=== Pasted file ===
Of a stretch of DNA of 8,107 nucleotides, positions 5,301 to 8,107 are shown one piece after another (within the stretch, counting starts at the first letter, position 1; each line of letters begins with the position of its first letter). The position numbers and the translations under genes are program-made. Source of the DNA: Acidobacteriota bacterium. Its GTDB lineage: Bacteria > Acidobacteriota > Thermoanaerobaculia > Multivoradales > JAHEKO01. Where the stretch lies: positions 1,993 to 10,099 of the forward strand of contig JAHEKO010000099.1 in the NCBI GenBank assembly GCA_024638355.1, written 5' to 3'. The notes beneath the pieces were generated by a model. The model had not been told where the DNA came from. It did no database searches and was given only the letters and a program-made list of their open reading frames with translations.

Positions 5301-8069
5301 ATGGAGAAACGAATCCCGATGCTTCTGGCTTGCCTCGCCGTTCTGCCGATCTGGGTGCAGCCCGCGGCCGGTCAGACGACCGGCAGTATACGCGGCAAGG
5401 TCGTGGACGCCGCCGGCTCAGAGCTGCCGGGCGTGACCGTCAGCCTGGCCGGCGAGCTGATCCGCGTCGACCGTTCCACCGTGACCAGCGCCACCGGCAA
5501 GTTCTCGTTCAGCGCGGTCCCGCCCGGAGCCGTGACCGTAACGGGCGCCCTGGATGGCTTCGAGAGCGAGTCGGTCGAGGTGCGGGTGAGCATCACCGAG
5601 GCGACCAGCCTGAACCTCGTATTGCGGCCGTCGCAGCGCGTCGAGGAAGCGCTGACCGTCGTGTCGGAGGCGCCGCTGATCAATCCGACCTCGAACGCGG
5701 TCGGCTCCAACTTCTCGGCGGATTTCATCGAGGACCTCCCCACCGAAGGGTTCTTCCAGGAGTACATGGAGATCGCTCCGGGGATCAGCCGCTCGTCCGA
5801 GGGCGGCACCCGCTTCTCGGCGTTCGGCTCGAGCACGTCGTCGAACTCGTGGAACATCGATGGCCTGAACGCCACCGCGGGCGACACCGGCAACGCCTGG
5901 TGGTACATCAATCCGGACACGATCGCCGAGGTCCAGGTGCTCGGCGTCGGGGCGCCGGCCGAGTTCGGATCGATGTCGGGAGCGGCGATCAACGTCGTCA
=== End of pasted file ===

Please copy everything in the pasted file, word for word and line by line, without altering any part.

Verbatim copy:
Of a stretch of DNA of 8,107 nucleotides, positions 5,301 to 8,107 are shown one piece after another (within the stretch, counting starts at the first letter, position 1; each line of letters begins with the position of its first letter). The position numbers and the translations under genes are program-made. Source of the DNA: Acidobacteriota bacterium. Its GTDB lineage: Bacteria > Acidobacteriota > Thermoanaerobaculia > Multivoradales > JAHEKO01. Where the stretch lies: positions 1,993 to 10,099 of the forward strand of contig JAHEKO010000099.1 in the NCBI GenBank assembly GCA_024638355.1, written 5' to 3'. The notes beneath the pieces were generated by a model. The model had not been told where the DNA came from. It did no database searches and was given only the letters and a program-made list of their open reading frames with translations.

Positions 5301-8069
5301 ATGGAGAAACGAATCCCGATGCTTCTGGCTTGCCTCGCCGTTCTGCCGATCTGGGTGCAGCCCGCGGCCGGTCAGACGACCGGCAGTATACGCGGCAAGG
5401 TCGTGGACGCCGCCGGCTCAGAGCTGCCGGGCGTGACCGTCAGCCTGGCCGGCGAGCTGATCCGCGTCGACCGTTCCACCGTGACCAGCGCCACCGGCAA
5501 GTTCTCGTTCAGCGCGGTCCCGCCCGGAGCCGTGACCGTAACGGGCGCCCTGGATGGCTTCGAGAGCGAGTCGGTCGAGGTGCGGGTGAGCATCACCGAG
5601 GCGACCAGCCTGAACCTCGTATTGCGGCCGTCGCAGCGCGTCGAGGAAGCGCTGACCGTCGTGTCGGAGGCGCCGCTGATCAATCCGACCTCGAACGCGG
5701 TCGGCTCCAACTTCTCGGCGGATTTCATCGAGGACCTCCCCACCGAAGGGTTCTTCCAGGAGTACATGGAGATCGCTCCGGGGATCAGCCGCTCGTCCGA
5801 GGGCGGCACCCGCTTCTCGGCGTTCGGCTCGAGCACGTCGTCGAACTCGTGGAACATCGATGGCCTGAACGCCACCGCGGGCGACACCGGCAACGCCTGG
5901 TGGTACATCAATCCGGACACGATCGCCGAGGTCCAGGTGCTCGGCGTCGGGGCGCCGGCCGAGTTCGGATCGATGTCGGGAGCGGCGATCAACGTCGTCA